My new book “Midlife Solo” is now available.

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big bucks in literature

I joke with my starry-eyed students about the lack of remuneration in the writing world.  I draw a symbol, a dollar sign with a red circle around it and a red line through it, that they should keep in mind if they’re considering quitting their day jobs to write.  

And yet I have spent time today filling out contracts to receive cheques – one from the wonderful “More” magazine which has just bought another essay of mine at $1.00 a word, and, even more exciting, a tax contract from my publisher so I can receive a royalty payment for the book.  Yes, a royalty payment.  I, who was expecting nothing, am to receive $497.28.  (I almost wrote “American!” but unfortunately that doesn’t mean much any more.)  
I know that if you consider that the book took 25 years from start to finish, that’s a little under $20 a year for my labours. But the fact is I was doing lots of other things during those 25 years, including having babies, getting a Master’s degree and buying a lot of vintage junk and all of my clothing at Goodwill.  So this money is just gravy, really.

Seriously, I could never have devoted that kind of time, not to mention paying for the flights to New York, Russian translation, xeroxes, reference books and so on, if I hadn’t been receiving child support.  I had no grant for the book, but I did have an ex-husband who kept the household solvent enough that I could work part-time and do research, write, and raise two children the rest of the time.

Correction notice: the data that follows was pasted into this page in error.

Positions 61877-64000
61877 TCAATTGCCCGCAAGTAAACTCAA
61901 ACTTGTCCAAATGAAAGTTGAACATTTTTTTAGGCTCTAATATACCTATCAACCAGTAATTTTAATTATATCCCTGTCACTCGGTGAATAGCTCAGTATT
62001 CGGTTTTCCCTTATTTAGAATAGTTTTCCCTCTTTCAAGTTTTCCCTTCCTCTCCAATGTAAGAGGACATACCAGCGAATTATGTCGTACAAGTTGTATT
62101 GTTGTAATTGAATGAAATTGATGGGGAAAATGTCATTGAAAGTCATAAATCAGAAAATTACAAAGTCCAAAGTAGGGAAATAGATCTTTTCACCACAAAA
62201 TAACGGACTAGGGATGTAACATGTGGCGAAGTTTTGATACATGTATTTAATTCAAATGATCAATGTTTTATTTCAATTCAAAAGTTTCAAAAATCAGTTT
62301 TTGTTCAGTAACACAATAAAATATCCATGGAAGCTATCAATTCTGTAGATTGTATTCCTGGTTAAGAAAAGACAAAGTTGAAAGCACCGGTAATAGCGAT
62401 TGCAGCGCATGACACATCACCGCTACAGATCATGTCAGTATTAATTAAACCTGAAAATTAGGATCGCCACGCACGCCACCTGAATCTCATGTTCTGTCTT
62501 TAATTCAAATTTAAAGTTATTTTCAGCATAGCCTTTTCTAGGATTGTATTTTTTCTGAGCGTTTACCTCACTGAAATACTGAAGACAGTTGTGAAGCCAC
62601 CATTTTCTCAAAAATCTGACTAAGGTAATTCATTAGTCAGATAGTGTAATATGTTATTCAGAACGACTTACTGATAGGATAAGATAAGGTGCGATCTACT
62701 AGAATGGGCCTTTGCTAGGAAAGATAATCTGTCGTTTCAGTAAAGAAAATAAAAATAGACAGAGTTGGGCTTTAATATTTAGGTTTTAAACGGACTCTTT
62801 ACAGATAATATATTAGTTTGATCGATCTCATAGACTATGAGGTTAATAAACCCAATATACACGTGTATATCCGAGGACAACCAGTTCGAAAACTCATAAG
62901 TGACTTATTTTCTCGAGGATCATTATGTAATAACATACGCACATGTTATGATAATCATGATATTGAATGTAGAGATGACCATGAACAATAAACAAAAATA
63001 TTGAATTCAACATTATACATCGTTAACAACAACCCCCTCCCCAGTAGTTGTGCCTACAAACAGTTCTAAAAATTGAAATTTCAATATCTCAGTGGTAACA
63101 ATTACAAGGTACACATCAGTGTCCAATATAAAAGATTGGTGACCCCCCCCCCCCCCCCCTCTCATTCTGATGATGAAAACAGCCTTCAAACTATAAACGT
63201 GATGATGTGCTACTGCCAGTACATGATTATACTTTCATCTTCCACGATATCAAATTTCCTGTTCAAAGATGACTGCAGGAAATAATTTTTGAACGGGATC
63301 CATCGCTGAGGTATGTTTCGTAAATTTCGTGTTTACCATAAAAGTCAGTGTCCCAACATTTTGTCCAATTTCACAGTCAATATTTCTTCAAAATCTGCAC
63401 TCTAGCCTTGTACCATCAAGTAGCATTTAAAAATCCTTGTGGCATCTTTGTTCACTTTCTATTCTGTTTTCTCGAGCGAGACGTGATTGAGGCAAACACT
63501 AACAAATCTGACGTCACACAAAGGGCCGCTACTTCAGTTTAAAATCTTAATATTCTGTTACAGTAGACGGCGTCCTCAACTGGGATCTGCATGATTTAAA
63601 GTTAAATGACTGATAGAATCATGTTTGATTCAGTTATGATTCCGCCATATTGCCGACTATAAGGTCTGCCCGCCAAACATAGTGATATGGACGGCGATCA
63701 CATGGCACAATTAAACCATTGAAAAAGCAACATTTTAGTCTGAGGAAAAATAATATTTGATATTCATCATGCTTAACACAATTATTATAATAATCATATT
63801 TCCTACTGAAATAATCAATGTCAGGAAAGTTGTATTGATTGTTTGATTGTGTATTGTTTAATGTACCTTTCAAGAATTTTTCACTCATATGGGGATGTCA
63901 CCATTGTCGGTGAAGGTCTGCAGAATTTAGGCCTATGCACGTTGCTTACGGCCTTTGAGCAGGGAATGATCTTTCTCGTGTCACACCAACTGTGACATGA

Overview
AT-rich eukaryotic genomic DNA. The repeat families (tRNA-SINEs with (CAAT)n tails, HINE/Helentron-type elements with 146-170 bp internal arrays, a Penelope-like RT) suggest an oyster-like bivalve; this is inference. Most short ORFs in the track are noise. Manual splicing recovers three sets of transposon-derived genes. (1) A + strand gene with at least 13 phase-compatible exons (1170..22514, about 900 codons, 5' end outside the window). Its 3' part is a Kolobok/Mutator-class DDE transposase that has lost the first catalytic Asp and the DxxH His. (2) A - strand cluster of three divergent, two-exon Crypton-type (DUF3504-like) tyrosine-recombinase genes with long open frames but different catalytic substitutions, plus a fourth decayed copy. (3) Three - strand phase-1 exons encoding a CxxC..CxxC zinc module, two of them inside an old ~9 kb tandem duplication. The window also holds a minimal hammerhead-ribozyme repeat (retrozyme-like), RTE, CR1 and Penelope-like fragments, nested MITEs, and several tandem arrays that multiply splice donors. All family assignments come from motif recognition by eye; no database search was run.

Very few make literature pay – and I’m not talking about the superstars like J.K. Rowling, just the ordinary novelists or memoirists who hit the right chord at the right time and sell some books.  But the millions of others almost always need someone in the background,  a loving spouse, a loving parent, a loving ex, or a loving government granting agency, to keep them at work.  Not to mention finding a real job, like driving cab, or getting paid to teach people that there may not be much money in writing, but there can be an enormous amount of satisfaction.   



2 Responses to “big bucks in literature”

  1. Lynnie says:

    So true, isn’t it? Jen Lancaster, a successful author, had this to say to a blogger who was complaining about her:

    “Alyssa, please send me your address so that I can return the $2 I earned if you purchased both of my books.”

    (Source: November 16, 2007 post)

  2. beth says:

    Lynnie, I’m laughing through my tears.

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About Beth

I began keeping a journal at the age of nine. Nearly fifty years later, I started this online journal, sharing reflections, reviews, updates, and the occasional secret.

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